So, now the dust has settled and the film’s been a success, are they still friends? Danny, rather diplomatically, lets Jeremy answer.
“I get on well with him now because it’s sort of forgiven and forgotten, but I still don’t agree with what he did to us. It took some time to get over it because it was such a harsh thing to do and the way it was done as well.
“It was at a time when tensions were high, we were stressed and we were all trying really hard to accomplish something special, so we just didn’t expect a mate to do that to us,” he says.
Before Jeremy finishes, Woody leaps up from his seat and dive-bombs into the pool in front of their embarrassed PR girl. The other two burst into a fit of laughter, lifting the mood of the interview again. It’s clear the camaraderie between the boys has remained despite the taxing trip.
“We did have some great times though,” says Danny. “We went to a place called the Floating Gardens in Mexico City, where we got these fancy boats with the guys playing marimbas... it was brilliant.”
“Acapulco was a very big highlight too,” shouts Woody on his way back to join us at the table.
“It was a party city, unbelievable. Whatever club we were performing in was completely rammed and everywhere else was empty. There’s a birdseye view of us where everyone is crowded around us and there’s queues running right down the street.”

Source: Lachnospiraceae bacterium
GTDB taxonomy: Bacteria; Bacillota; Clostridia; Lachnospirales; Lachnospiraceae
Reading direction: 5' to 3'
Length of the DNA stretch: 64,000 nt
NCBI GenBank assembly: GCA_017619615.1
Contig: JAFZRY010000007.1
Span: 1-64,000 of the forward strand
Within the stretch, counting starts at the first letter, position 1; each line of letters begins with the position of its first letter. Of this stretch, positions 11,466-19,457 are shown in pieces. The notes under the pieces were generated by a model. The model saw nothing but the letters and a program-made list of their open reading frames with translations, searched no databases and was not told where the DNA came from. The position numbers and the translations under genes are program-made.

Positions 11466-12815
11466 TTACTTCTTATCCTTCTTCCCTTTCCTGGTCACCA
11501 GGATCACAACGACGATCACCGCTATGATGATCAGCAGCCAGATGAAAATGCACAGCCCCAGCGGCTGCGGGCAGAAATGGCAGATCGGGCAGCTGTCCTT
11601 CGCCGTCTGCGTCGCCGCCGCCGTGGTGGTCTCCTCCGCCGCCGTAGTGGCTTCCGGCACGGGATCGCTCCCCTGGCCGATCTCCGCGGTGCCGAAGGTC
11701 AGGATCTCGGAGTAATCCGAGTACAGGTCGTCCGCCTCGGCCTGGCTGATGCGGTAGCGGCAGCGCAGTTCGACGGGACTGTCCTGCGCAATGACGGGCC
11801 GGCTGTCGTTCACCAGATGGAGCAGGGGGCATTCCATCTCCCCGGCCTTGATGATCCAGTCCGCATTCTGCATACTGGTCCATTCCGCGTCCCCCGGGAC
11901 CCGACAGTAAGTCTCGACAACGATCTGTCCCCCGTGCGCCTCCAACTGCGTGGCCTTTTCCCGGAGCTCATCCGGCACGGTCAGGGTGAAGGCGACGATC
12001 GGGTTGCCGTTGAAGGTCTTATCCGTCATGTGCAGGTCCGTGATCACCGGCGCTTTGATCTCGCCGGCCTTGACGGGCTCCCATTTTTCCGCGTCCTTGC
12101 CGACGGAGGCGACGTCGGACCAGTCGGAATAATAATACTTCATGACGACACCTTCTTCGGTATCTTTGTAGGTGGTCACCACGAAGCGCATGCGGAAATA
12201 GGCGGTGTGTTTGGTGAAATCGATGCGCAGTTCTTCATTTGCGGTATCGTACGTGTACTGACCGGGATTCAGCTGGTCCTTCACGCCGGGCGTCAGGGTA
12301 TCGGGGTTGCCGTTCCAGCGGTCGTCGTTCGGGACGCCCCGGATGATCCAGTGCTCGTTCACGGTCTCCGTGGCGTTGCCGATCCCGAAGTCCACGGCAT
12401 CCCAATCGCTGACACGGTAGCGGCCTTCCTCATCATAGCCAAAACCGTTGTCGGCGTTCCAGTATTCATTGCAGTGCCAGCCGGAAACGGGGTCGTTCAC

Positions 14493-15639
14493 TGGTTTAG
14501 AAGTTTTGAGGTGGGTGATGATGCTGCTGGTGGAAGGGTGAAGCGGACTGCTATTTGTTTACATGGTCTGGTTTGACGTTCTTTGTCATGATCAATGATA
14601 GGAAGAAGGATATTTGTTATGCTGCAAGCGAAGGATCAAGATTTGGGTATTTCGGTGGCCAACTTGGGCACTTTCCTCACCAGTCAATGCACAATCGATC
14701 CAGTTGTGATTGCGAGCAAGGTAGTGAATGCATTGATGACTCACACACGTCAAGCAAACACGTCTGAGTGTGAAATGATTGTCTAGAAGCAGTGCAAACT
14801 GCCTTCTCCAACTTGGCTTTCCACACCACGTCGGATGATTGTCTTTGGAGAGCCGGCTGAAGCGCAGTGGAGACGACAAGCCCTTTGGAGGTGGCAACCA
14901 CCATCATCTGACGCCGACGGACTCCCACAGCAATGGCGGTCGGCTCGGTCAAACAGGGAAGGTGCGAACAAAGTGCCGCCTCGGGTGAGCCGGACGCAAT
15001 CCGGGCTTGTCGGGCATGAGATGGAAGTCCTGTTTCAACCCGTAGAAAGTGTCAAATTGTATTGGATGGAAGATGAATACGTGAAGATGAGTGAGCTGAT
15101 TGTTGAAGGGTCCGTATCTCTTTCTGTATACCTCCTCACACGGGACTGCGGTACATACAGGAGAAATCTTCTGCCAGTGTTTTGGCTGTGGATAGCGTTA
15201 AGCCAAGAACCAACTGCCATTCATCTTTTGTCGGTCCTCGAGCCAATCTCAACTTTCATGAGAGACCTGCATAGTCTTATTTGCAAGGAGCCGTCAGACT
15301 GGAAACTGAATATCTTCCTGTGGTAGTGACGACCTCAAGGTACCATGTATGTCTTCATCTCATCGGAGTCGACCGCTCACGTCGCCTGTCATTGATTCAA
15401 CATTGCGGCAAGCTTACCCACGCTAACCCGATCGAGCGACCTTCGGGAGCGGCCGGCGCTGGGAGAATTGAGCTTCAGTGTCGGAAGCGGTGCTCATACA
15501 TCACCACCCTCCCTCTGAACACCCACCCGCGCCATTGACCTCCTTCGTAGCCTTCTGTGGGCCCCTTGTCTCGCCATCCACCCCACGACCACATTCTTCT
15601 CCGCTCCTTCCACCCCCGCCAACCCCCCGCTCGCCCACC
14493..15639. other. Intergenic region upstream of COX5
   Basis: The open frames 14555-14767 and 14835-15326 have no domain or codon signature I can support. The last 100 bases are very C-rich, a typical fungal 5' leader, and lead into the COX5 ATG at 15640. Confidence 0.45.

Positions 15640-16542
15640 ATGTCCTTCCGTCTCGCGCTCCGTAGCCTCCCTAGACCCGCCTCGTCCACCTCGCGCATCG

“And I think I can speak for all of us by mentioning the time in New York where we went onto the Rockefeller roof – overlooking the city’s skyline – and watched the sunset,” adds Danny. “It was so romantic, especially sharing it with four boys.”
As the interview winds down the trio are still game for a laugh, with Danny even admitting that he never really “pulled” Jessica Simpson in Cannes. So what is next on the horizon for the travelling tricksters?
“We’ll go in search of Jessica Alba now,” jokes Jeremy.
“We’ve had a few set-backs with her getting pregnant, but we’ll give it a go.” When I inform them that she’s in Paris and may be easier to find than Maradona, Danny jumps up and shouts: “He’s more hardcore than us... you can come too!”